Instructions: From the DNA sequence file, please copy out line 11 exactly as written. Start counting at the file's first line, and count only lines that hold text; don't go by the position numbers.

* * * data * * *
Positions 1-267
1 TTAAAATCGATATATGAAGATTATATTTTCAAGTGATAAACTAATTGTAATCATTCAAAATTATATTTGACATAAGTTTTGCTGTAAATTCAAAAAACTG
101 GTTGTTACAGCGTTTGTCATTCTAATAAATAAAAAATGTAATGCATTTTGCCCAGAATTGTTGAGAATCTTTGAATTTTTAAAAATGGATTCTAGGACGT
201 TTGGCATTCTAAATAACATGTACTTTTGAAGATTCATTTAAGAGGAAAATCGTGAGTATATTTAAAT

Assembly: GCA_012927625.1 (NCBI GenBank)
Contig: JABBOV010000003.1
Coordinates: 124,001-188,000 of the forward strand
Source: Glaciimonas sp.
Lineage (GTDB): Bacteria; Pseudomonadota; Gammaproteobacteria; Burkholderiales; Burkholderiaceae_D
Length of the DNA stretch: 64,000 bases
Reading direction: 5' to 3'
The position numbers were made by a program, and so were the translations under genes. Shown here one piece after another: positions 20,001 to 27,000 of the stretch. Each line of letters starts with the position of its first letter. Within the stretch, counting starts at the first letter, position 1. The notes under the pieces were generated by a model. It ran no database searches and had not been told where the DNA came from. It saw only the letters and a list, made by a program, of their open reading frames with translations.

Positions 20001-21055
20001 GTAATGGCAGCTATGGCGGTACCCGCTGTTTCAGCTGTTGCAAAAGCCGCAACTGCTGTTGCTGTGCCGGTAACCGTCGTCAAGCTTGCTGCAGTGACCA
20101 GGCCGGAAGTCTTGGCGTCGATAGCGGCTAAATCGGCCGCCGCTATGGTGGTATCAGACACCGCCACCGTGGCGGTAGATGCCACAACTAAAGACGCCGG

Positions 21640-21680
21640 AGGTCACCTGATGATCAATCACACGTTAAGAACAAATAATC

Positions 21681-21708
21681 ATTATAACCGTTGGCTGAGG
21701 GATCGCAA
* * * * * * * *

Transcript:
Reading direction: 5' to 3'